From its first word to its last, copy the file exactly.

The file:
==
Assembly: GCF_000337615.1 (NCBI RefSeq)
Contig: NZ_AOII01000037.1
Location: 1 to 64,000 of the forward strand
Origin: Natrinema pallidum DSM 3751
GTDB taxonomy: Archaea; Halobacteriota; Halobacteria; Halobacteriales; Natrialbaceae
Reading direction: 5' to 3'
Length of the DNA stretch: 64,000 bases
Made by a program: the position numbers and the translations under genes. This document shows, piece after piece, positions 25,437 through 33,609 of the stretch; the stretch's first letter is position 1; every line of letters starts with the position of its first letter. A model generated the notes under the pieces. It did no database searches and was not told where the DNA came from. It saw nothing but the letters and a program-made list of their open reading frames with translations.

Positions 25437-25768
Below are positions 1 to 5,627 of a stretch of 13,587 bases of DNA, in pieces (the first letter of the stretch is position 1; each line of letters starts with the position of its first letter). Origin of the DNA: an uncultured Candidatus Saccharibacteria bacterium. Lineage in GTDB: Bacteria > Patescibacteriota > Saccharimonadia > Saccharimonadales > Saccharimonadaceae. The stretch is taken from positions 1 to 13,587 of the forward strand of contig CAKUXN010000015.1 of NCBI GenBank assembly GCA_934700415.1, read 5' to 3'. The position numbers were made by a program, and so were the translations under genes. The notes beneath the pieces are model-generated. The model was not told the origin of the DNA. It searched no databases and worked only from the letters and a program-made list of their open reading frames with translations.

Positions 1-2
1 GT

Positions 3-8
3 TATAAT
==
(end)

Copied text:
Assembly: GCF_000337615.1 (NCBI RefSeq)
Contig: NZ_AOII01000037.1
Location: 1 to 64,000 of the forward strand
Origin: Natrinema pallidum DSM 3751
GTDB taxonomy: Archaea; Halobacteriota; Halobacteria; Halobacteriales; Natrialbaceae
Reading direction: 5' to 3'
Length of the DNA stretch: 64,000 bases
Made by a program: the position numbers and the translations under genes. This document shows, piece after piece, positions 25,437 through 33,609 of the stretch; the stretch's first letter is position 1; every line of letters starts with the position of its first letter. A model generated the notes under the pieces. It did no database searches and was not told where the DNA came from. It saw nothing but the letters and a program-made list of their open reading frames with translations.

Positions 25437-25768
Below are positions 1 to 5,627 of a stretch of 13,587 bases of DNA, in pieces (the first letter of the stretch is position 1; each line of letters starts with the position of its first letter). Origin of the DNA: an uncultured Candidatus Saccharibacteria bacterium. Lineage in GTDB: Bacteria > Patescibacteriota > Saccharimonadia > Saccharimonadales > Saccharimonadaceae. The stretch is taken from positions 1 to 13,587 of the forward strand of contig CAKUXN010000015.1 of NCBI GenBank assembly GCA_934700415.1, read 5' to 3'. The position numbers were made by a program, and so were the translations under genes. The notes beneath the pieces are model-generated. The model was not told the origin of the DNA. It searched no databases and worked only from the letters and a program-made list of their open reading frames with translations.

Positions 1-2
1 GT

Positions 3-8
3 TATAAT